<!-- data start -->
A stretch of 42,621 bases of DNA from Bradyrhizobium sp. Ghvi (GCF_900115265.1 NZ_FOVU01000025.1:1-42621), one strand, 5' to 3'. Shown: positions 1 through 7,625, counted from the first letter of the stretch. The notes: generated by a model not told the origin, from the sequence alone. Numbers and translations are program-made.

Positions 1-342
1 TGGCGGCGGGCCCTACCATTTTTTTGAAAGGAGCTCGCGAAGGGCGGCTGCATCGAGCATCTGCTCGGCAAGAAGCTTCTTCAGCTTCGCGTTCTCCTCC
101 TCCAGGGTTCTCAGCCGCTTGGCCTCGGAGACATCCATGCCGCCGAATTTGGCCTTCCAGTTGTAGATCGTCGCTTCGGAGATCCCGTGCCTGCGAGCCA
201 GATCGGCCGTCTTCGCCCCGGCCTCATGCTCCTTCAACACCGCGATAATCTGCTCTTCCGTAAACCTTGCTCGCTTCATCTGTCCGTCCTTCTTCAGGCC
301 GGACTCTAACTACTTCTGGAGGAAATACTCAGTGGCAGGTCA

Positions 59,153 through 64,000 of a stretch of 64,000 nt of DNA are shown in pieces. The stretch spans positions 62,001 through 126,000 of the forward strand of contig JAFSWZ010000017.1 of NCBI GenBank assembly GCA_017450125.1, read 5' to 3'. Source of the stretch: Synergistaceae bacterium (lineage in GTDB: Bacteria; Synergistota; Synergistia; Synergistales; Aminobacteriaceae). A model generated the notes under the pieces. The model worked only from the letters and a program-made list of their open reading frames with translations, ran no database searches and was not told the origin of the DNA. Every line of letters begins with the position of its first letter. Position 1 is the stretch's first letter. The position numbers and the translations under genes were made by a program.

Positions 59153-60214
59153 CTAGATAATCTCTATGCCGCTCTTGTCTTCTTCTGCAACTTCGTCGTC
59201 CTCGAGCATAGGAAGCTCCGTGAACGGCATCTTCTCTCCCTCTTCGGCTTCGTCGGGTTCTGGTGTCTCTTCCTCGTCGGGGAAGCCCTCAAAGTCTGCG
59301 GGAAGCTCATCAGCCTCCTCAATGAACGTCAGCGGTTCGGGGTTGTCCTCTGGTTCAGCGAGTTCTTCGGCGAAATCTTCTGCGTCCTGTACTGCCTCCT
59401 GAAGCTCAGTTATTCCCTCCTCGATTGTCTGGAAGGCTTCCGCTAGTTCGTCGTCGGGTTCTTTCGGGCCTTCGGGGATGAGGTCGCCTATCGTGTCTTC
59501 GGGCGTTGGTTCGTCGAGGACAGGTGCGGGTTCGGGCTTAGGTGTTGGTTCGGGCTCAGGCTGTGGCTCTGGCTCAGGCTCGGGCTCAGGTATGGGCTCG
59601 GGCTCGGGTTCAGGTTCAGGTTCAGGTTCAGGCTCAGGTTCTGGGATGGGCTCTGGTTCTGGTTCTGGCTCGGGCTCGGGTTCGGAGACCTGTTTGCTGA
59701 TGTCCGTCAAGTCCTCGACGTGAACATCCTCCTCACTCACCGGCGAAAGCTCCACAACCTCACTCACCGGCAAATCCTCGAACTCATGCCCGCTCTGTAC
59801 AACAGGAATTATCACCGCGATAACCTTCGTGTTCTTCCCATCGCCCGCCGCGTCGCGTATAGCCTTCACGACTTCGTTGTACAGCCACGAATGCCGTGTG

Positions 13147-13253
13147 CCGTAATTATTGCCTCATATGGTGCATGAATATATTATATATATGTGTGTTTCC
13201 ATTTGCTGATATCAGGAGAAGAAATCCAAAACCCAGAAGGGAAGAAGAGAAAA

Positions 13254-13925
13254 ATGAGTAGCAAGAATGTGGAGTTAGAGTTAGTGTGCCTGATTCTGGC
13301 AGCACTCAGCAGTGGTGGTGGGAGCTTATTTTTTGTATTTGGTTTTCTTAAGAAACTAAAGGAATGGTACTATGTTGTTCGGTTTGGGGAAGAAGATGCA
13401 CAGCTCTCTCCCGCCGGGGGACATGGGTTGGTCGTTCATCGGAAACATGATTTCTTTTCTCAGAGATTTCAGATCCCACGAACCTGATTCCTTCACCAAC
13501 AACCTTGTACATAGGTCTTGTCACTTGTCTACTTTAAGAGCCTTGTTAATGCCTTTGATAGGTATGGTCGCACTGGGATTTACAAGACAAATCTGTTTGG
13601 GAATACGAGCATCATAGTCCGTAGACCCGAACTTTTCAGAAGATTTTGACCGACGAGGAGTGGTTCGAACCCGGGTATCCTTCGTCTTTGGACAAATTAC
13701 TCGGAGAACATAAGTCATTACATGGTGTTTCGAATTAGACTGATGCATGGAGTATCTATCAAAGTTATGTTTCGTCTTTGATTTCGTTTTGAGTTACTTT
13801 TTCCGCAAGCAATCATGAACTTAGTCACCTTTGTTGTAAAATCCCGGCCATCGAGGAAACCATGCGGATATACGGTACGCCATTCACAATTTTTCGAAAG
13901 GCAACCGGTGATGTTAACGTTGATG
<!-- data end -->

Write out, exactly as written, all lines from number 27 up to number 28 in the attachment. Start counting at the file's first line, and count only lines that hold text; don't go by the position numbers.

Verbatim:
13801 TTCCGCAAGCAATCATGAACTTAGTCACCTTTGTTGTAAAATCCCGGCCATCGAGGAAACCATGCGGATATACGGTACGCCATTCACAATTTTTCGAAAG
13901 GCAACCGGTGATGTTAACGTTGATG